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Homeworks

May 13, 2004

Lofty ideas for downtown

Over the last decade, the husband-and-wife design duo known as Team HC -- Hannah Lee, an interior designer, and Clarence Chiang Jr., an architect -- has completed dozens of projects in Hong Kong, from private residences to a yoga studio to a high-end jewelry showroom. In 2001, the couple began its first big job in the States: an overhaul of the historic Hollywood Roosevelt Hotel that included most of the public spaces as well as the guest rooms (shown above). For the project, they created a number of pieces, from platform beds that seem to float on minimal steel armatures to mod cutout screens.

What they didn't anticipate were the many calls from covetous hotel guests wondering where they might purchase these items. Until this week, the answer was, well, sorry. Last night, the duo debuted Team HC Workshop, a line of home furnishings and accessories, in its new showroom in downtown L.A.'s Bradbury Building (specifically, and perhaps serendipitously, in the former A+D Museum space).

The 40 or so pieces in the collection include the aforementioned Muse bed (about $3,000), chunky Asian-inspired table lamps (at left, $1,600) and oversized dining tables ($1,800 to $3,000) available in nine wood finishes. The two know they are taking a gamble; the Bradbury, after all, is no Pacific Design Center. But, says Lee, "there's a lot of energy down here." Adds Chiang: "This kind of furniture is very adaptable, especially for loft-type spaces."

-- Leslee Komaiko

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Custom, but quickly made

Only in Hollywood could a onetime stunt double to Jet Li and martial arts instructor to stars Tobey Maguire ("Spiderman") and Brad Pitt ("Troy") join the fashionable retail world of Melrose Avenue.

At the newly opened Plush Home in West Hollywood, Steven Ho and wife Nina Petronzio (an interior designer to Mark Wahlberg and Neve Campbell) have created a design workroom where everything is custom, from the case goods to the lighting. Customers can choose from Plush Home's line of furnishings -- such as the mahogany armoire ($5,375) and coffee table ($2,800), mohair-leather sofa ($6,525) and linen chair ($1,698), shown here -- or create their own, with a promised turnaround time of two to six weeks. The couple created its own line when design clients grew tired of waiting. "They would find something they liked in a showroom and then learn that it would take 12 to 16 weeks to arrive," says Ho, who once brandished a sword as a Teenage Mutant Ninja Turtle fight double. "So we started manufacturing our own furniture."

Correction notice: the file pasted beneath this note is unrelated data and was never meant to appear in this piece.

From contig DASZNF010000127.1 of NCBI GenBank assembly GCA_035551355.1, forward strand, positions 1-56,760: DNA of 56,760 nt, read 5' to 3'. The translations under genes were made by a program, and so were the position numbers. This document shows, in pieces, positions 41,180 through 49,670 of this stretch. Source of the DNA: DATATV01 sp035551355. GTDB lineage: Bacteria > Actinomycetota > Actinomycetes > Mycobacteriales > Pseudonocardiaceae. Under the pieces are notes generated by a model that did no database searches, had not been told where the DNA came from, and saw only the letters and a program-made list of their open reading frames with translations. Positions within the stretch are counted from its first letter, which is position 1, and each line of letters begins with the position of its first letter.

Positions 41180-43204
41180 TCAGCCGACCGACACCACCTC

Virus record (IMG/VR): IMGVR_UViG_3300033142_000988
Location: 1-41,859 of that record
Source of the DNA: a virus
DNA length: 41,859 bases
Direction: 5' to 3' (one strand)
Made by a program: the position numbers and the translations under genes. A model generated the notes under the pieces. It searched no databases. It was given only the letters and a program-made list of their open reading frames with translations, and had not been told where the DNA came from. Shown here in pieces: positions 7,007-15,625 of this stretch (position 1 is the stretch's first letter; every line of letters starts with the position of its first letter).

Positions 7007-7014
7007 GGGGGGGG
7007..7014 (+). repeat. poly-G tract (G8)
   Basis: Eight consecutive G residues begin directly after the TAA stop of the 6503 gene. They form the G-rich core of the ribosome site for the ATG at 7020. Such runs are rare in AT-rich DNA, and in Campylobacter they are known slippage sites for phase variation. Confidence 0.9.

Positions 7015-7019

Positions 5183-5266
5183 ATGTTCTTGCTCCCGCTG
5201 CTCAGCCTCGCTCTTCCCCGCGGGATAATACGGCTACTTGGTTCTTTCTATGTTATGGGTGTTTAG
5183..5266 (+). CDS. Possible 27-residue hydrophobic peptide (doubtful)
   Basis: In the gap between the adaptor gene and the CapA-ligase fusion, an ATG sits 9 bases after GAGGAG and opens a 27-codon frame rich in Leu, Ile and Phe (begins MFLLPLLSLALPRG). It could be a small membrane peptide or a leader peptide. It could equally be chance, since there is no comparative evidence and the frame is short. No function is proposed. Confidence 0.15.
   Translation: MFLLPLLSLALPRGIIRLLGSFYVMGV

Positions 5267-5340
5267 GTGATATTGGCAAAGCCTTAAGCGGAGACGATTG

Plush Home also features a gallery with revolving exhibitions. After all, you never know when you might need a Picasso or Chagall to hang over your head.

Plush Home, which has a grand opening party next Thursday, is at 8323 Melrose Ave. Information: (323) 852-1912.

-- Lisa Boone

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Necklace? No, it's a neckglass

Wine charms, those annoying miniature necklaces that germ-phobic Chardonnay swillers put around the stems of their goblets, are so 2003. And they are so in the recycle bin once you've tried the vintage Neckglass by Holmegaard of Copenhagen. Dedicated to fine glass and crystal design since 1825, the Danish company founded by Countess Henriette Danneskiold-Samsoe has long been a source for such utilitarian products as pitchers and glasses as well as decorative vases and candy dishes. One design, however, stands head and shoulders above the rest. The Neckglass, created around 1970 by Christer Holmgren, is a small personal carafe that conveniently dangles from your neck by a thin leather strap that can be adjusted to rest comfortably at your sternum.

The ingenious Swedish-born Holmgren honored the age-old tradition of Scandinavian design that blends modernism, pragmatism and hullabaloo-ism by crafting the Neckglass with a heavily weighted bottom that counterbalances the unit, preventing unwanted spills and freeing one hand while animatedly talking or hitting the smorgasbord. Some may find it clever; others ridiculous, but for those who cannot derive some pleasure from the Neckglass' novelty and usefulness at a party, here's a suggestion: Stay home.

The Neckglass, which comes in its original howlingly hip packaging, is available in two sizes ($65 and $125) at OK Gallery in Los Angeles ([323] 653-3501). The store stocks other vintage barware, including the 1960s Swedish stainless-steel cocktail bell shown at bottom ($65), which doubles as a measuring jigger.

-- Tim Sanchez

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